This is follow up on previous question:

I learned here that this is the best way to do vectors in coq:

```
Definition vec A n := { xs : list A | length xs = n }.
```

Then I tried writing some basic functions for this new vector like:

```
Definition concat {A: Type} {n m: nat} (v1: vec A n) (v2: vec A m) : vec A (n + m).
Proof.
destruct v1 as [l1 H1], v2 as [l2 H2]; subst.
exists (l1 ++ l2).
apply app_length.
Defined.
```

and the question I am having here are basically few things:

A- if this is superior implementation why is not part of standard library of coq instead of the current one

B- I am asking for code review for my concat function. It seams like abusing coq, and this doesn't seam like the right way to do it, so maybe someone can point out if I did something wrong here (the coq way of doing the implementation). P.S I struggled to write normal functions but then I find it hard to see what this function is doing by looking at the implementation.

Another advantage of using a sigma type here is that you can take advantage of Coq's `Program`

vernacular:

```
Program Definition concat' {A n m}
(v1 : vec A n) (v2 : vec A m) : vec A (n + m) := v1 ++ v2.
Next Obligation.
Proof.
destruct v1, v2; cbn.
rewrite app_length.
f_equal; trivial.
Qed.
```

This lets you add together elements of the sigma type as if you were really talking about their first projections.

And then you can defer the proof of the second projection to a later time.

Your definition is completely fine by the way. You can even peak at it using `Print`

to see what the underlying term looks like.

Read more about program here: https://coq.inria.fr/refman/addendum/program.html

Thank you so much, I am learning a lot an I am grateful for your assistance.

A- if this is superior implementation why is not part of standard library of coq instead of the current one

I wouldn't say one way is invariably better than the other. There are many styles of dependently typed programming with their own preferences. The old `Vector.t`

allows many operations to be defined naturally without a single explicit proof, because the implementation actually encodes the proof. But it does require more care to rely minimally on propositional equality.

The standard library is an old thing. For something that everybody in the community depends on, the incentive to remove or change things is rather low. If there really is a need, it's easy to create a new package.

Alright, this is a small follow up with I cannot figure out let alone solve:

```
Definition vec_hd {A: Type} {n: nat}(v: vec A (n + 1)) : A.
Proof.
destruct v as [l H].
destruct l as [| a l].
- simpl in H. lia.
- apply a.
Defined.
Example vec_hd_example: @vec_hd nat 2 ([1;2;3] ↾ eq_refl) = 1.
Proof.
reflexivity.
Qed.
Fail Example vec_hd_example_failed: vec_hd ([1;2;3] ↾ eq_refl) = 1.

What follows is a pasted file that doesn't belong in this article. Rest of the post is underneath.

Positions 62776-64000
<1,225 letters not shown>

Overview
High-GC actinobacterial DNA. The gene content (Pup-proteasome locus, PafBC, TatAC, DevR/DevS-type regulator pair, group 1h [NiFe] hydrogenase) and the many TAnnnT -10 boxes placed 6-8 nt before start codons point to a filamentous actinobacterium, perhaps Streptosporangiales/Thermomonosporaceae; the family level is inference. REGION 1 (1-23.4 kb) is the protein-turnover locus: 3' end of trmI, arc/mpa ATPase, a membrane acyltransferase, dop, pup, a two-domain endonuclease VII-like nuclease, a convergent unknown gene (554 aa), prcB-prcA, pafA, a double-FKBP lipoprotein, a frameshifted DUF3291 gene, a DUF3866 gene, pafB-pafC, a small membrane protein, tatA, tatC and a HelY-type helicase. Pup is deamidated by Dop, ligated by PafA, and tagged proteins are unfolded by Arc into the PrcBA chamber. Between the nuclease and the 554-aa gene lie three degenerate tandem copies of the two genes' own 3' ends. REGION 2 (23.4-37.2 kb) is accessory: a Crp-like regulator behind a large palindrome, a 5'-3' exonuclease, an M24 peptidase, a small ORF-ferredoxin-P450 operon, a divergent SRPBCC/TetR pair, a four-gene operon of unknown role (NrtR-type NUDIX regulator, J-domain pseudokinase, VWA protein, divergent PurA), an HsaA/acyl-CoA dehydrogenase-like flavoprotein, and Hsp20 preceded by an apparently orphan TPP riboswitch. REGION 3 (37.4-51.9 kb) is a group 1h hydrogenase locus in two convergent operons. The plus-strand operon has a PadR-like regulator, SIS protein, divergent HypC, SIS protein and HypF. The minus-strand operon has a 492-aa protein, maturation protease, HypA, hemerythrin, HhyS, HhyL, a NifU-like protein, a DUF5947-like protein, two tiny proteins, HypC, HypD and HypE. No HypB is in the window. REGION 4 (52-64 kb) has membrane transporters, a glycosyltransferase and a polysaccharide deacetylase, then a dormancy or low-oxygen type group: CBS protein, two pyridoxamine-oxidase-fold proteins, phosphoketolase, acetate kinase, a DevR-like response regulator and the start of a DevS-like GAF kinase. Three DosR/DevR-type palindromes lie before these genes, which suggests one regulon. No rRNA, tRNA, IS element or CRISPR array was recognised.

```

I always knew that type inference will be pain. But why cannot coq see that for` vec_hd`

, `length v = 3`

then n must equal 2

Ali Caglayan said:

Your definition is completely fine by the way. You can even peak at it using

It's a matter of style, but some (including me) recommend avoiding tactics for proof-relevant terms; I've seen coding styles recommend sticking to "predictable" tactics, but that's trickier to explain (okay, `exists`

is fine, but in general it's more complex).

Rationale: Clients writing proofs about `concat'`

will reason about the underlying list (and not really about the equality proof), so they'll depend on the exact body, and the easiest way to keep it fixed is to use write it by hand.

@walker replace `vec A (n + 1)`

with `vec A (1 + n)`

(or `vec A (S n)`

) and things should work better.

I mean, in the type of `vec_hd`

.

Oh right I can see the problem now 1 + n is easy without induction! that stuff can easily get tricky without noticing,

It's a matter of style, but some (including me) recommend avoiding tactics for proof-relevant terms; I've seen coding styles recommend sticking to "predictable" tactics, but that's trickier to explain (okay, exists is fine, but in general it's more complex).

I also had the same feeling but I find it hard to do sometimes as when dealing with the `vec_hd`

function. I don't know how to convince coq that we don't need a default.

the rule of thumb is that `n + 1`

is a bug

re "no default", again you want `Program`

, but let me write it up...

Paolo Giarrusso said:

the rule of thumb is that

`n + 1`

is a bug

I am learning (:

That is what I tried with program

```
Program Definition vec_hd {A: Type} {n: nat}(v: vec A (1+ n)) : A := hd (*don't know what goes here*) `v.
```

and I know that we cannot have a defautl variable for arbitrary type A. so I gave up.

So what about

```
Set Program Cases. (* This is often the default*)
Program Definition vec_hd {A : Type} {n : nat} (v : vec A (S n)) : A :=
match proj1_sig v with
| [] => False_rect _ _
| x :: xs => x
end.
Next Obligation.
simpl; intros ?? v ?; destruct v; simpl in *; subst; simpl in *. lia.
Qed.
```

where `False_rect : ∀ P : Type, False → P`

can produce an arbitrary `P`

, given a proof of contradiction

the proof you pass to `False_rect`

is hidden from clients, but they won't care.

crucially, with `Set Program Cases`

, the obligation will be:

`∀ (A : Type) (n : nat) (v : vec A (S n)), let filtered_var := proj1_sig v in [] = filtered_var → False`

(`proj1_sig`

is printed as a backtick but that's hard to type here)

the point is that with `Set Program Cases`

, `match v`

behaves not like `destruct v`

(as usual) but like `destruct v eqn:?`

— it remembers which was the case.

I will have to keep staring at it till It feels natural :) I am also trying the rest of lists from coq here and I hope by the end of it it will be natural to do things this way.

Last updated: Oct 08 2024 at 14:01 UTC